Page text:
The SEISMOSTORM project aims to make the ROB’s analog seismic data openly available to the seismological community following the community-defined storing standards for digital seismic data. This is achieved by developing image processing and machine learning methodologies to digitize the waveforms from scanned seismograms and transform them into calibrated and time-coded seismic time series. Those time series require accurate instrument responses to be useful for digital seismology. All the information and metadata about all ROB historical seismic instruments are compiled from historical seismic bulletins to construct the corresponding frequency/amplitude instrument response functions with the objective to match modern standards for digital data. The digitized data is then validated by extracting the microseismic ground motion from analog seismograms and comparing it to the theoretical microseismic ground motions in Uccle from atmosphere-ocean-solid earth coupling mechanisms. This is done for different periods of time in the last century chosen to include significant storm periods in the shallow waters of the Southern North Sea likely to exhibit strong changes of amplitudes and oscillation periods on the analog records. The “rescue” process of the digitized data is then eventually completed by making them publicly available on international web services where they can be further valorized.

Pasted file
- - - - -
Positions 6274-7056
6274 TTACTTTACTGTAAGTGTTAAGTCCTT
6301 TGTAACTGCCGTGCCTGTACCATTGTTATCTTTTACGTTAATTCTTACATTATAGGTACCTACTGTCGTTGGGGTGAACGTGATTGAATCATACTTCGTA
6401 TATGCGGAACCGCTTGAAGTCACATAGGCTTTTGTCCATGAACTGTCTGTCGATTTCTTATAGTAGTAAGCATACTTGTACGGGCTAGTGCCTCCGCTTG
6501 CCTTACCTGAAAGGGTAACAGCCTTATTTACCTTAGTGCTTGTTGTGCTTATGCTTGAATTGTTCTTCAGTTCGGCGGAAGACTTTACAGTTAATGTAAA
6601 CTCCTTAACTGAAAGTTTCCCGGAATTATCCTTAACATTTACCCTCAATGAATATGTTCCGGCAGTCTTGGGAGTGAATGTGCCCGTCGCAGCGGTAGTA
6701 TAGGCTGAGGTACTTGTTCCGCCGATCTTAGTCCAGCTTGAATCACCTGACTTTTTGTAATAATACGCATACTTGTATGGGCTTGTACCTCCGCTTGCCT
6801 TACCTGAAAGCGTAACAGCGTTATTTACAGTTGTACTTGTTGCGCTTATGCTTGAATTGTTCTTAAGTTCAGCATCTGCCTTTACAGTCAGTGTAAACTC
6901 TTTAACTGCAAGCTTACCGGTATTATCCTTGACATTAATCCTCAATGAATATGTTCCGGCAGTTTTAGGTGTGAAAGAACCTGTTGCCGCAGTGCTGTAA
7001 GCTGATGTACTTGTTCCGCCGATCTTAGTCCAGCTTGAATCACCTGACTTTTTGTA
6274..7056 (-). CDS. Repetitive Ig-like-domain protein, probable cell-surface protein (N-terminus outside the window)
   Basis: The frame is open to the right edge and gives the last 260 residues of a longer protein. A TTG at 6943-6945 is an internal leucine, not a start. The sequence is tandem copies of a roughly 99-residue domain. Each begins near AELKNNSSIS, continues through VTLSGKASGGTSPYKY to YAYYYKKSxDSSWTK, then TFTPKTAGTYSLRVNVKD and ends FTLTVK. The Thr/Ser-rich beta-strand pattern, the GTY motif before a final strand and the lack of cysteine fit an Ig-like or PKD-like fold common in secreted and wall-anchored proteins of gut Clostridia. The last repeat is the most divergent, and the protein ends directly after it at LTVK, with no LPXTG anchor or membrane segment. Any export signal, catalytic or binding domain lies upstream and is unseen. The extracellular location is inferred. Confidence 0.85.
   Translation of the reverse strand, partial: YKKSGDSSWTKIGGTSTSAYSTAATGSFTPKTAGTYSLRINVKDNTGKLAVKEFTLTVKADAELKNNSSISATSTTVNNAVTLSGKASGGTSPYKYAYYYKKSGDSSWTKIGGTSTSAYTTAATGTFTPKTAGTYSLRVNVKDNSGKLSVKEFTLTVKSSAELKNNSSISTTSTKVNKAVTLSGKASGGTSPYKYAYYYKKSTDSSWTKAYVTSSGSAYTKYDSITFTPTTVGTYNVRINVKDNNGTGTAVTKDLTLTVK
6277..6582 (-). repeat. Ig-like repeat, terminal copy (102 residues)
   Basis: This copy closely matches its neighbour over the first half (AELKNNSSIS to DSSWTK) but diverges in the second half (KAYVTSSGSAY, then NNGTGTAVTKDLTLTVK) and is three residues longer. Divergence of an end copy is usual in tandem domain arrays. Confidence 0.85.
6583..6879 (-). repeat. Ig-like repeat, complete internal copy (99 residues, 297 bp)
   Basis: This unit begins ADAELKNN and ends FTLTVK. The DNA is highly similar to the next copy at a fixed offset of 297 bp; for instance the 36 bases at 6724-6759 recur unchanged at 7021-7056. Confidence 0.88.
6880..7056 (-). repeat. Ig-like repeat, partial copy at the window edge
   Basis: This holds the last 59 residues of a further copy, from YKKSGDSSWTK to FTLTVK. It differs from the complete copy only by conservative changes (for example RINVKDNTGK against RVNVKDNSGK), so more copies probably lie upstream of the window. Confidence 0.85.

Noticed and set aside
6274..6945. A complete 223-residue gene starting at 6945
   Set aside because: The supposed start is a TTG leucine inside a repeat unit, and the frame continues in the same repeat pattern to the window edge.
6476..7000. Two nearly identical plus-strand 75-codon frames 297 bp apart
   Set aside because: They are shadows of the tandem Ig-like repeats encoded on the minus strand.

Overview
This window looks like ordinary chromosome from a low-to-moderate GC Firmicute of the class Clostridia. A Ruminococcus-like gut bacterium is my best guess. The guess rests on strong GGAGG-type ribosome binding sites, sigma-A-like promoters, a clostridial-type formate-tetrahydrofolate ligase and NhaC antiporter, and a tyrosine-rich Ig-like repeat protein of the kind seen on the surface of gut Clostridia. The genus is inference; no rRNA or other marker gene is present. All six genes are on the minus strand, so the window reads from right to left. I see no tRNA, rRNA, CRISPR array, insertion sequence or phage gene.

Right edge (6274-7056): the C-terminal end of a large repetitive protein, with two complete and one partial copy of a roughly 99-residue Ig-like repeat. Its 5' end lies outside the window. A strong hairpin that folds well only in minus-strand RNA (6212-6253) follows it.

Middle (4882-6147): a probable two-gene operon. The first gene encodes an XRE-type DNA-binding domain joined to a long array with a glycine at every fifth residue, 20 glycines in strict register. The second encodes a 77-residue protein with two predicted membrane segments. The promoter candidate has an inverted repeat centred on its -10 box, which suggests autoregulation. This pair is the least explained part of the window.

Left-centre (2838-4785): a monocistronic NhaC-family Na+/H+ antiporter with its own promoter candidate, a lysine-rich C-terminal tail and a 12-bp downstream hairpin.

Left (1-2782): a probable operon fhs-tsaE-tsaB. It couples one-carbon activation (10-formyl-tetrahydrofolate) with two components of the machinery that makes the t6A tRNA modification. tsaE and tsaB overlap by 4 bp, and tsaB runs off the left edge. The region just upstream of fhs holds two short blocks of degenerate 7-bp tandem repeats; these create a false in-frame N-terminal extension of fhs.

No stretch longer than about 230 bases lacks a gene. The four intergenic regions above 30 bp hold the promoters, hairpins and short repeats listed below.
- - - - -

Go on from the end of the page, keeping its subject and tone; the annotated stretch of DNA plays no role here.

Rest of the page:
The SeismoStorm project is divided into 4 key modules:
- Frequency/amplitude instrument response functions determination
- Developing new tools for digitizing analog seismograms
- Validating time series with modeled microseisms
- Making time series available through web services